Saturday, February 13, 2021

Looking for Opportunities to Do All Things in Love

by Beth Vogt @BethVogt

It’s February, the month that arrives tossing out chocolates and heralding romance. 

If you’re single, there’s Singles Awareness Day – as if you’re not aware of your relationship status. 

Whether you embrace, tolerate, or try to ignore the love oozing out of February, the theme remains front and center, at least until all the Valentine’s Day candy disappears.

I came across a Scripture verse earlier in the month that has stayed with me, one appropriate for this month. You know how you read a passage and it’s as if God uses his yellow highlighter and says, “Don’t miss this verse.”

For me it was 1 Corinthians 16:14 (NASB): Let all that you do be done in love.

Nine words near the end of the book, right after Paul has told believers to be alert. To stand firm. To be strong. He then says to do everything in love.

A slight change in focus, yes?

Let’s do a quick word study. The word “all” means, well, all. Any. Every kind of. Doesn’t allow for anything we do to be excluded.

Cross reference 1 Corinthians 16:14 with Matthew 19:26, which says, “… with God all things are possible.

Same word for all – and again this means nothing is impossible with God. 

What about the word love?

The Greek language has different words for love: 
  • Storge love is familial love, the type of love Mary and Martha had for their brother, Lazarus (John 11:1-44).
  • Phileo love is the warmth and affinity shared between close friends. When someone saw Jesus crying about the death of Lazarus, he said, “See how he loved him!” (John 11:36) The word for love there is Phileo.
  • Eros love is romantic or sexual love, and is used in Song of Solomon to describe the love between a husband and wife.
  • Agape love is the highest form of love, both everlasting and sacrificial. It is used in 1 Corinthians 13:4-8, where we are told love is patient, kind, not easily angered, not proud, and much more.
The love used in 1 Corinthians 16:14? It’s Agape love, the same love found in 1 Corinthians 13:4-8. 

You may be thinking, “How does this apply to me as a writer?”

You and I were created by the Creator to be creatives. And because we were created in His image, we are called to reflect Him to the world, both in our actions and our words – both spoken and written.)

One of the ways we can do this? By doing all things in love.
  • When our writing journey takes longer then we expect, are we patient – or do we grumble about editors and agents?
  • When another writer wins a contest or lands a contract, do we rejoice with them – or are we envious?
  • When we pursue publication during a pandemic (still!), do we persevere with hope – or do we doubt and consider quitting?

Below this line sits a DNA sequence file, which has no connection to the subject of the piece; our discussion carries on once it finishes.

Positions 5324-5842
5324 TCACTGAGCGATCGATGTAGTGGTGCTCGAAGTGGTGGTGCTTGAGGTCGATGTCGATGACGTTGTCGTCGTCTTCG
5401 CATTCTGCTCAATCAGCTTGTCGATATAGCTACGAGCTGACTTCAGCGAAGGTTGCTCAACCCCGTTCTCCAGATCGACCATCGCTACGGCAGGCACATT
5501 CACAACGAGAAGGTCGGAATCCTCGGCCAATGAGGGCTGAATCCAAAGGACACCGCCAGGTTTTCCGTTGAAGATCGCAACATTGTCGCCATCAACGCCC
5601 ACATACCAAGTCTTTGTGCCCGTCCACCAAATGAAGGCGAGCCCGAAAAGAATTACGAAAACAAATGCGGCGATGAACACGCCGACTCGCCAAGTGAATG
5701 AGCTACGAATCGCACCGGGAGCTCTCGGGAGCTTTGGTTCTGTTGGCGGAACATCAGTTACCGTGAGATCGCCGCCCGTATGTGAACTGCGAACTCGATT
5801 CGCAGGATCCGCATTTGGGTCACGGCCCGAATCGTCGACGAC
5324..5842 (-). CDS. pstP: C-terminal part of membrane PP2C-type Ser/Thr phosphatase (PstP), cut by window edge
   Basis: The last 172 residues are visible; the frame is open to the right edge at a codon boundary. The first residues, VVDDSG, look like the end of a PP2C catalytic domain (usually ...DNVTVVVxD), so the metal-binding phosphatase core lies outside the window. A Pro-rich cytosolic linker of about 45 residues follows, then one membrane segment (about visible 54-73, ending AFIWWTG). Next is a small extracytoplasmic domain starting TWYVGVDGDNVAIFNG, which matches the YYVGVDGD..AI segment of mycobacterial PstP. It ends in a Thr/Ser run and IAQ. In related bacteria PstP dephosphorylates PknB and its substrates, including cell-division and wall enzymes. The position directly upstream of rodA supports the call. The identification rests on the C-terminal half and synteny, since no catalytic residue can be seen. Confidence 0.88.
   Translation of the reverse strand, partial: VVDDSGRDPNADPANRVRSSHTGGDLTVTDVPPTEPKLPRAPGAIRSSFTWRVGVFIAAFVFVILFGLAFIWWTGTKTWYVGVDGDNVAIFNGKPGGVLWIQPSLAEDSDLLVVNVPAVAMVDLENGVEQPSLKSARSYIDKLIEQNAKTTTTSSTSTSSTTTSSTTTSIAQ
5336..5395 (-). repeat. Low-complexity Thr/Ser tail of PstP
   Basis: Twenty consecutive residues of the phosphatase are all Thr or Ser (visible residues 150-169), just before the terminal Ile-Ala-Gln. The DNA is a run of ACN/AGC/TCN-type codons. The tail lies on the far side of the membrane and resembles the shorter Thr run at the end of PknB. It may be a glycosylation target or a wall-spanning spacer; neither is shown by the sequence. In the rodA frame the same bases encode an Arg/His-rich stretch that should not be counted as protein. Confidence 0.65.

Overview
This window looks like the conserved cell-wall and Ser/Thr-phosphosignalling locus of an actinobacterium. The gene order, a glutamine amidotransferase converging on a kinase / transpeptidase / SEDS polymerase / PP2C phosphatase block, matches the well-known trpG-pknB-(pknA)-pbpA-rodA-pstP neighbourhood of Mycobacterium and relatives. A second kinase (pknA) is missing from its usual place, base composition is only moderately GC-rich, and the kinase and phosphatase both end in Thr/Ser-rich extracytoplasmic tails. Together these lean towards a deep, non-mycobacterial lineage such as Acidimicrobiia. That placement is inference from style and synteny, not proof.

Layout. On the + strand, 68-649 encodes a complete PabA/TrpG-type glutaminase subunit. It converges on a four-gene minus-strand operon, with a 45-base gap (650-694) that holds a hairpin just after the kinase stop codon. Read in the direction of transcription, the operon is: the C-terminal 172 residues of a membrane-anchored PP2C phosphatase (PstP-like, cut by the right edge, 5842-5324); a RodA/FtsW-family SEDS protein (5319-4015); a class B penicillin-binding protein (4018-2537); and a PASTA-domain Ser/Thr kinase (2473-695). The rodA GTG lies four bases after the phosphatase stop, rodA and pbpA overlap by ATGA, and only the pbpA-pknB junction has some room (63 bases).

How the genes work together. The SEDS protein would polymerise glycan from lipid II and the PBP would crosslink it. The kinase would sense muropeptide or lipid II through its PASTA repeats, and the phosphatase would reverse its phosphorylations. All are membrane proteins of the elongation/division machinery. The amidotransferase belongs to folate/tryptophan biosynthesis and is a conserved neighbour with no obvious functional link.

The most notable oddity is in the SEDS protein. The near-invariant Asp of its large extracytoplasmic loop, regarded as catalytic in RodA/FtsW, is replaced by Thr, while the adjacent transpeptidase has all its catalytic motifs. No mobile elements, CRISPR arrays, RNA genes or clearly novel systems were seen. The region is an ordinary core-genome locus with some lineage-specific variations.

• When we’re on deadline, are we gracious to our family – or are we so grumpy even our imaginary characters avoid us?
How can you live out doing all things in love – one day, one opportunity, at a time?


Beth K. Vogt believes God’s best often waits behind the doors marked “Never.” Having authored nine contemporary romance novels and novellas, The Best We’ve Been, the final book in Beth’s Thatcher Sisters Series with Tyndale House Publishers, releasers May 2020. Other books in the women’s fiction series include Things I Never Told You, which won the 2019 AWSA Award for Contemporary Novel of the Year, and Moments We Forget. Beth is a 2016 Christy Award winner, a 2016 ACFW Carol Award winner, and a 2015 RITA® finalist. An established magazine writer and former editor of the leadership magazine for MOPS International, Beth blogs for Learn How to Write a Novel and The Write Conversation and also enjoys speaking to writers group and mentoring other writers. Visit Beth at


  1. I'm speaking on Philippians 2:1-11 this Sunday, which is all about humility, so akin to love. Putting others before ourselves, always working toward their good. Has an agape ring to it, no? Imagine what the church would be if we all chose love and humility in how we interact with each other. Almost like...heaven. Thanks for this lovely reminder, Beth. Well done!

    1. Julie: I would love to hear you speak on Philippians 2:1-11 because I know I would be encouraged. And yes, choosing love and humility toward one another would change the tenor of the body of Christ.

  2. Excellent post, Beth. Thanks for this.
    Jay in Upstate SC

    1. Thank you for saying so, Jay. May you find opportunities today to do things in love.

  3. Beth, Thank you for this post. As we stay in place due to Covid, sometimes even doing the dishes can be a drain, but with this lens, 'Let all that you do be done in love', makes all the difference. Great Valentine message!

    1. Thanks, Lisa -- and yes, even the seemingly little things can be done in love -- and that makes a huge difference in our lives and in the lives of those around us.